If you’re building a product, there’s a ton of value in user feedback and testing; you want to keep that feedback loop really tight. I could have a great idea, and it could be right. But if I’m wrong, and I spend time building that thing that nobody cares about, what a waste!
You’ve got limited time and resources, and you want to make sure you’re investing in the right spot. It’s better to take that extra couple of days and survey your audience, or existing community, or people in your network who might be able to inform you better, and then go in that direction. Because if you are two degrees off now, the further you get down the road, the delta gets enormous the more you build. Make sure you’re aligned from the get go.
What role does gift giving and swag play in community building? What have you seen work well in that space?
I think gifting is an important part of any community strategy, and swag in particular. Especially if you’re branding a community independent of the company you work for, or if you want sort of a sister or cousin brand that is specific to the community.
I think of swag as sort of like a uniform. When I go to a Giants baseball game, I’m wearing a Giants cap. Now, I’m not on the team, but I’m a part of a group of people who are rallying around the same mission: we want to see our team win. I think it’s kind of a similar idea when it comes to community. If you can create a miniature brand, or an offshoot of your existing brand that is the community, you can generate experiences with swag, and there is value in creating an experience that makes somebody feel a part of something. That’s where I think swag can function, almost like a uniform or like a piece of team colors.
The way that we connect has changed a lot over the last few years. COVID-19 and remote work has had a huge impact on events and in-person team building. How do you think it’s affected community building in business spaces?
I think it’s honestly propelled community building. Now that people aren’t as frequently in the office, they aren’t getting that sense of community in the same way they were before. Or, if they are in person, it’s been a couple of years and people are like, “I don’t know how to be a person in a social interaction anymore.” It’s really created this need, or at least revealed a need that already existed in the business world, for communities where people come together and feel a sense of belonging and purpose and camaraderie. As much as COVID sucked, it did a lot for community spaces.
A lot of companies are now adopting a community led growth strategy. Virtual communities, in a remote-first world are essential. I’d be cool to meet up with people in my same city, but I travel a lot now, so I might miss that meetup. But, if there’s a weekly happy hour that I can hop on virtually, I’m excited about that because I get to familiarize myself with people and build meaningful relationships. There’s consistency, but also flexibility in a remote first kind of experience. I think what we’re gonna see is sort of a shift back from digital to in person, and also a hybrid mix where people have consistent virtual meetups, but also the occasional user group get together.
That’s really interesting. A lot of people have talked about the shift away from in person as a kind of armageddon, because it completely changed everything.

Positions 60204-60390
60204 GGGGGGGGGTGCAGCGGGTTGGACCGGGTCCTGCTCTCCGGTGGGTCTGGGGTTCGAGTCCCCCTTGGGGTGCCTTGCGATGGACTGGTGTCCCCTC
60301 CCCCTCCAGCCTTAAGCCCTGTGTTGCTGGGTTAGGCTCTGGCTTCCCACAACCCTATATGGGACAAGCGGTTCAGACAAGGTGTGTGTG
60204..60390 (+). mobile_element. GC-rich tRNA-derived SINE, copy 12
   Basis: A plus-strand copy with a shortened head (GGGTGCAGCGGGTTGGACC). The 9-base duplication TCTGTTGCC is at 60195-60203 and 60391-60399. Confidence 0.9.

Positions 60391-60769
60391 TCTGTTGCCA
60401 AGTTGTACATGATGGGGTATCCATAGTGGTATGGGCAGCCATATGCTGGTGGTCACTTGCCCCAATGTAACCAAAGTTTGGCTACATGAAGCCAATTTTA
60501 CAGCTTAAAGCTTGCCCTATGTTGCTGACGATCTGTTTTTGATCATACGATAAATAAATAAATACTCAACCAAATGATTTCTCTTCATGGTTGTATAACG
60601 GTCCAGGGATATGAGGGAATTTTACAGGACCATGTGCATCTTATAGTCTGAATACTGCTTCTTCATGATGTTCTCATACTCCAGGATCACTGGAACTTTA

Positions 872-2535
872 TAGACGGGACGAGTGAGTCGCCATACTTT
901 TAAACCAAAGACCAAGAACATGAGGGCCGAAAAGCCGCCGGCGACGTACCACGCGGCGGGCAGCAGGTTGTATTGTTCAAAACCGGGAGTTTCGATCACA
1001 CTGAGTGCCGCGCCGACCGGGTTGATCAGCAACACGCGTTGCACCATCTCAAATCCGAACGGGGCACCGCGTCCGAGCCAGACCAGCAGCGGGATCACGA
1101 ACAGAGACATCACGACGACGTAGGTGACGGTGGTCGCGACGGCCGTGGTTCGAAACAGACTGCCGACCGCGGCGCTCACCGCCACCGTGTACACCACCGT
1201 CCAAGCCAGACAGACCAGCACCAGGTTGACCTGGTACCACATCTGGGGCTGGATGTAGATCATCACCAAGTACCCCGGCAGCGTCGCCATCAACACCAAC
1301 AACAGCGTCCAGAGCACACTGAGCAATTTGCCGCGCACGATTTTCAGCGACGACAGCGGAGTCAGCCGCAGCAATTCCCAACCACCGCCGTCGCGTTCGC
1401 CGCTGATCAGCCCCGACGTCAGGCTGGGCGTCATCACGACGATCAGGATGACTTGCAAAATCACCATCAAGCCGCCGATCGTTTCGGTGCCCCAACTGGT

Change isn’t armageddon! Change is a time to adapt and evolve— it’s just a new challenge to face. Even right now you’re seeing people craving that in-person experience, but they need the flexibility. Having the option of that hybrid model isn’t going anywhere, because of the remote-first wave we’ve seen. I think it just creates more opportunities to do something interesting and stand out.
Everybody’s frustrated about it, which I get. But I also see it as an opportunity; everyone is going to be doing this one thing to solve the problem, but how can we do it just a little bit different so that it stands out and makes a lasting impression? That’s like the way to do anything. Zig when they zag.
“Change isn’t armageddon! Change is a time to adapt and evolve— it’s just a new challenge to face.”
Tell us about either the best, or worst piece of swag you’ve ever received.
If I never get another t-shirt with just a huge logo across the chest of it again, I would die happy. Those come to me, and I immediately donate them to Goodwill. Not because I don’t love the company, but I’m never in the history of the world going to wear that shirt out in public. So that’s probably the worst swag. Please stop sending me branded t-shirts. Anyone listening to this— I love you, but I can’t take it anymore!
Best piece of swag… well, I like thinking about your swag as if you were a clothing brand. Forget that you have a software product. If you were a brand, how would you go to market with this piece of swag? Could it stand alone as a product? Would somebody buy this by itself? If the answer is no, it’s probably not worth making. Sorry. That’s my hot take on that.
For example, I have a sweatshirt that’s a modern, oversized, slouchy cream colored crewneck sweatshirt. The embroidery is the same color as the sweatshirt, and the company logo is on the very back, underneath the tag really small. It’s just a cool sweatshirt! People compliment me on that sweatshirt all the time and ask, “where’d you get that?”
Our best swag that we give away is a little octopus plush doll that’s our company mascot. People love that thing. What we’re talking about doing is on that little tag, just throwing a QR code to the website. So that way, it’s an affordable company website plug. It’s got almost nothing to do with what we do—it’s just like a really cute little animal thing that people like. Think less of you and your brand, and more of what your customers want and will find delightful. When people inevitably ask them about it, then they think of you. It’s not that they see you, it’s that it makes them think of you that’s more important.